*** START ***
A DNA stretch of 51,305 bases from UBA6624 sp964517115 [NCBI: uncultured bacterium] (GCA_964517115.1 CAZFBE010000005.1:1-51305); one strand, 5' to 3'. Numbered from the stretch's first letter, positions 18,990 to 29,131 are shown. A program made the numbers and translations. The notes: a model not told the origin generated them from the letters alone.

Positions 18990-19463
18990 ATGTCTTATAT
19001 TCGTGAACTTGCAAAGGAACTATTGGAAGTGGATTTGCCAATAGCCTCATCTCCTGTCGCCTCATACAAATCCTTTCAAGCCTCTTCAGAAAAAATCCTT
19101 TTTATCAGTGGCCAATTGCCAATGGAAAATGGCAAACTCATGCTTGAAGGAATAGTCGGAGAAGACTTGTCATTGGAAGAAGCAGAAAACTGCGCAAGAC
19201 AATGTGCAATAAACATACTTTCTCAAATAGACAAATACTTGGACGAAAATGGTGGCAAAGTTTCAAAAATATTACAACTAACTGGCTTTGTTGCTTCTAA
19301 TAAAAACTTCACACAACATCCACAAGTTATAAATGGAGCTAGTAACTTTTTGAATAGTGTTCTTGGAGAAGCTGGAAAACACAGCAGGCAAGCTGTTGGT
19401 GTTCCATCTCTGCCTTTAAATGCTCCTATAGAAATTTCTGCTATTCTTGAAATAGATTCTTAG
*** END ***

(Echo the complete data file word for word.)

A DNA stretch of 51,305 bases from UBA6624 sp964517115 [NCBI: uncultured bacterium] (GCA_964517115.1 CAZFBE010000005.1:1-51305); one strand, 5' to 3'. Numbered from the stretch's first letter, positions 18,990 to 29,131 are shown. A program made the numbers and translations. The notes: a model not told the origin generated them from the letters alone.

Positions 18990-19463
18990 ATGTCTTATAT
19001 TCGTGAACTTGCAAAGGAACTATTGGAAGTGGATTTGCCAATAGCCTCATCTCCTGTCGCCTCATACAAATCCTTTCAAGCCTCTTCAGAAAAAATCCTT
19101 TTTATCAGTGGCCAATTGCCAATGGAAAATGGCAAACTCATGCTTGAAGGAATAGTCGGAGAAGACTTGTCATTGGAAGAAGCAGAAAACTGCGCAAGAC
19201 AATGTGCAATAAACATACTTTCTCAAATAGACAAATACTTGGACGAAAATGGTGGCAAAGTTTCAAAAATATTACAACTAACTGGCTTTGTTGCTTCTAA
19301 TAAAAACTTCACACAACATCCACAAGTTATAAATGGAGCTAGTAACTTTTTGAATAGTGTTCTTGGAGAAGCTGGAAAACACAGCAGGCAAGCTGTTGGT
19401 GTTCCATCTCTGCCTTTAAATGCTCCTATAGAAATTTCTGCTATTCTTGAAATAGATTCTTAG